Frequently Asked Questions About Picking a Backsplash for Quartz Countertops
What backsplash goes best with white quartz countertops?
White quartz pairs beautifully with almost any color backsplash. But for a subtle and seamless look, stick with soft hues like off-white subway tile, gray stone, or neutral patterned ceramic. Metallic mosaics in silver, copper, or gold also complement white quartz elegantly.
Should you match backsplash color to quartz countertop?
It often looks most cohesive to pick a backsplash color in the same tone family as your quartz. However, don’t be afraid to choose a bold, contrasting backsplash shade to make the countertops really stand out. Just ensure the textures are compatible.
What backsplash is most durable with quartz?
Porcelain, ceramic, or glass tile, as well as stainless steel panels, have the best durability for high-traffic spots near a quartz countertop. Avoid unsealed natural stone, concrete, or wood backsplashes that stain easily. The backsplash material should match your quartz’s resilience.
Should backsplash go all the way to the ceiling with quartz?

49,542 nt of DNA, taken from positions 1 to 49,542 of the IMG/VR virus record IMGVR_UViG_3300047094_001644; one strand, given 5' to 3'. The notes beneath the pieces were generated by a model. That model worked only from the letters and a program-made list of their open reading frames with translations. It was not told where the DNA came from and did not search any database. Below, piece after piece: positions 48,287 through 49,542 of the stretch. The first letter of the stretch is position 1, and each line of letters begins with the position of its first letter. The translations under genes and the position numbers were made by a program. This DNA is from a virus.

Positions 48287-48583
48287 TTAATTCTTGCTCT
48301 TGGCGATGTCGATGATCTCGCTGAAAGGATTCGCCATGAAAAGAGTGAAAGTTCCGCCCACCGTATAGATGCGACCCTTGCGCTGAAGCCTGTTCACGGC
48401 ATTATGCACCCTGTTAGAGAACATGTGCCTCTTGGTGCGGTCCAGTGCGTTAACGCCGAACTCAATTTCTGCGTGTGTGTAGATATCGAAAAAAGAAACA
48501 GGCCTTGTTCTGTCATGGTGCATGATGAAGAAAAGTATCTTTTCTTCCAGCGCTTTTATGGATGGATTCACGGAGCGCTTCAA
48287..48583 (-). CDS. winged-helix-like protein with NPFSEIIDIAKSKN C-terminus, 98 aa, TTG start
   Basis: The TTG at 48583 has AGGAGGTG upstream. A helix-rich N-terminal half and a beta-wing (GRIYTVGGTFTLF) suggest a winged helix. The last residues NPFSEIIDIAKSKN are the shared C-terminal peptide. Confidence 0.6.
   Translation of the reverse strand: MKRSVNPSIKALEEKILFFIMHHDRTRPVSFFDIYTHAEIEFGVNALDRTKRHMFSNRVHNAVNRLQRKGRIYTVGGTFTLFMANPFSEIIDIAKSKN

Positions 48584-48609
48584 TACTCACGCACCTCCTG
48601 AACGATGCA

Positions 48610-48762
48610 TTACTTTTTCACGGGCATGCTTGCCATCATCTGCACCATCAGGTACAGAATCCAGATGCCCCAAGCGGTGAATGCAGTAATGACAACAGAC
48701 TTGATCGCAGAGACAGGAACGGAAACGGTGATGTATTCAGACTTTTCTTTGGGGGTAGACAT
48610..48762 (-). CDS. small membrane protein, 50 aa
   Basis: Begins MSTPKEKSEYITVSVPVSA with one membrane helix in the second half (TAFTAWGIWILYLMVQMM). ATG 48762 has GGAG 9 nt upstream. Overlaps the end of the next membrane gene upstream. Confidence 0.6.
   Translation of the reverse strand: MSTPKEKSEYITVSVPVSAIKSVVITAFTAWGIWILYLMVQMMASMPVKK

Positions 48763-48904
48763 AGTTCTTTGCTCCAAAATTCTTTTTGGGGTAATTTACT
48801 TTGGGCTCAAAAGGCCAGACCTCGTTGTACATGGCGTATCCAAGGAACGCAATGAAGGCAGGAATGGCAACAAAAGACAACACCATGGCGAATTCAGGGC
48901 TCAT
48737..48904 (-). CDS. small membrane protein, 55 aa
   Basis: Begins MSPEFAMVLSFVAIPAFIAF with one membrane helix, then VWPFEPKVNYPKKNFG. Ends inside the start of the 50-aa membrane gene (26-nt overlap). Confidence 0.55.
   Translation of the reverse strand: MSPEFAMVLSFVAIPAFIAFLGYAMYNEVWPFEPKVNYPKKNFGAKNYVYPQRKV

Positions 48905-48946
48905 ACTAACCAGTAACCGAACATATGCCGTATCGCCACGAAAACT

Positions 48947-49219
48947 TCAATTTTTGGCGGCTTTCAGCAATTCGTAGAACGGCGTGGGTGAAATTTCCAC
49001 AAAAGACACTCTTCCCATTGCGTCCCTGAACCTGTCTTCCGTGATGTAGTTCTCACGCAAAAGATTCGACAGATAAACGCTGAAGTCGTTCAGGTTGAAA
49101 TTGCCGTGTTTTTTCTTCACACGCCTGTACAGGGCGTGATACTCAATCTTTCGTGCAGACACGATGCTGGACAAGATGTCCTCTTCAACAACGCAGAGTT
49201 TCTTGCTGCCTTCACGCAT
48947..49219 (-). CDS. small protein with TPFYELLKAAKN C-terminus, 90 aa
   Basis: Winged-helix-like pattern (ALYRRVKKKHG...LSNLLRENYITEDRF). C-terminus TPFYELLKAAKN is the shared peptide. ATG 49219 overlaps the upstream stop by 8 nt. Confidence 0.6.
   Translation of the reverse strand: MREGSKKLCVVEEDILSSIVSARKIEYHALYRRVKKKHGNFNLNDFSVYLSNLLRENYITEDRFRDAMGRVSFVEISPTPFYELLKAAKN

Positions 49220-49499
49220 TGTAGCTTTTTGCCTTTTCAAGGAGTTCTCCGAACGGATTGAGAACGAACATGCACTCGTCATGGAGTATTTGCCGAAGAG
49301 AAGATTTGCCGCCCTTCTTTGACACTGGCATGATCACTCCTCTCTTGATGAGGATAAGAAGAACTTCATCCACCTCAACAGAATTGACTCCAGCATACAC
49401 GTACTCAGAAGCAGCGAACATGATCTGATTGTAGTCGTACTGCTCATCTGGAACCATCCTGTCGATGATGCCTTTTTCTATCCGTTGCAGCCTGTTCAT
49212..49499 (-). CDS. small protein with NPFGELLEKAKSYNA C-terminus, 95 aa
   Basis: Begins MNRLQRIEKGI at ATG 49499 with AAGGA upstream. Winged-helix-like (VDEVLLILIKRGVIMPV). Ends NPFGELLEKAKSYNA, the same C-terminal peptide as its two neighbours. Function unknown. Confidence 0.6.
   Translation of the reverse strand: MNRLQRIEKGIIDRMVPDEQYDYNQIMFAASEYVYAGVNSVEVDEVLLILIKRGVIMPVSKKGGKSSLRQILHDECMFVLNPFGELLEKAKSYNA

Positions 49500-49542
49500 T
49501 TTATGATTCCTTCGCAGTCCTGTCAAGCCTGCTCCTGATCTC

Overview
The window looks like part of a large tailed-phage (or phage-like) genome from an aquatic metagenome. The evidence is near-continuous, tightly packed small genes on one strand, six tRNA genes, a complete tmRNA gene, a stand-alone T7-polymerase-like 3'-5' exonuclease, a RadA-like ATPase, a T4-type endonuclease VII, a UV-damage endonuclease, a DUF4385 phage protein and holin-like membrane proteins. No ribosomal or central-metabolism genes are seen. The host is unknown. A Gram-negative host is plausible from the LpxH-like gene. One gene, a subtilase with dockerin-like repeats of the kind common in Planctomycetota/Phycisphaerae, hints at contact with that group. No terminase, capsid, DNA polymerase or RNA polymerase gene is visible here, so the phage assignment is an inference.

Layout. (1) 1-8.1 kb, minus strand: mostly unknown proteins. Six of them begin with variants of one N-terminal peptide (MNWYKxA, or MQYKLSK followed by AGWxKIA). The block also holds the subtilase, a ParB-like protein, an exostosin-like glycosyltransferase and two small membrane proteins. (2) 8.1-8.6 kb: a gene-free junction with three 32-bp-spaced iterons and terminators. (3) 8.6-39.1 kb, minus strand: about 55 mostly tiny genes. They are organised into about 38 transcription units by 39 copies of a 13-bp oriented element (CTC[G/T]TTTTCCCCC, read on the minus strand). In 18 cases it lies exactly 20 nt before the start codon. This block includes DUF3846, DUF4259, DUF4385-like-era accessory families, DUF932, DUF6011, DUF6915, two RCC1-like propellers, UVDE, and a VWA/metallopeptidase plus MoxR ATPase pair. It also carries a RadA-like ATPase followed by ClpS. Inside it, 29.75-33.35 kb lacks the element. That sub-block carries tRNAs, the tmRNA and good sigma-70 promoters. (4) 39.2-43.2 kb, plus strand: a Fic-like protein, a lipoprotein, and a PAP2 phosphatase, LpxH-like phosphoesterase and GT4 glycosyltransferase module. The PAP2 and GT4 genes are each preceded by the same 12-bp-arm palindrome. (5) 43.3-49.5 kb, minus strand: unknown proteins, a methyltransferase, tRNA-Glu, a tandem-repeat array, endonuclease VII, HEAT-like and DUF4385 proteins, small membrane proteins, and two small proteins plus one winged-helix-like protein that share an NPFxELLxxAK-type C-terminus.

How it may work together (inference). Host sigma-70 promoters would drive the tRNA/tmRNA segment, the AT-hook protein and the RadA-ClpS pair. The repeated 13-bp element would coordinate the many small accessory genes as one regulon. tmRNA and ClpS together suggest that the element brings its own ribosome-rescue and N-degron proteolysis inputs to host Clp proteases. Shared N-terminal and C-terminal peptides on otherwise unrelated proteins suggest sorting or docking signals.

A full backsplash height can look stunning with quartz countertops. But extending tile from countertop to ceiling requires expert installation for a perfectly flush finish. Accent strips or floating shelves give the illusion of more height without the tile work.
What backsplash goes with blue quartz?
From navy to sky tones, blue quartz makes a bold statement. Contrast it with creamy subway tiles or beige natural stone. Alternately, pick a vibrant orange, yellow, or green glass mosaic to accent the blue hues even further. Gray marble or travertine adds subtle intrigue.
With so many backsplash products available, deciding on the perfect complement to quartz countertops involves considering color, texture, durability, grout, trim accents, and professional installation. Keeping the backsplash in the same color family as the countertops creates a cohesive feel, while choosing a contrasting color can make both stand out stylishly. Whichever combo you select, pick materials that are as practical in high-traffic areas as quartz itself. Then you can enjoy how beautifully they play off each other for years to come.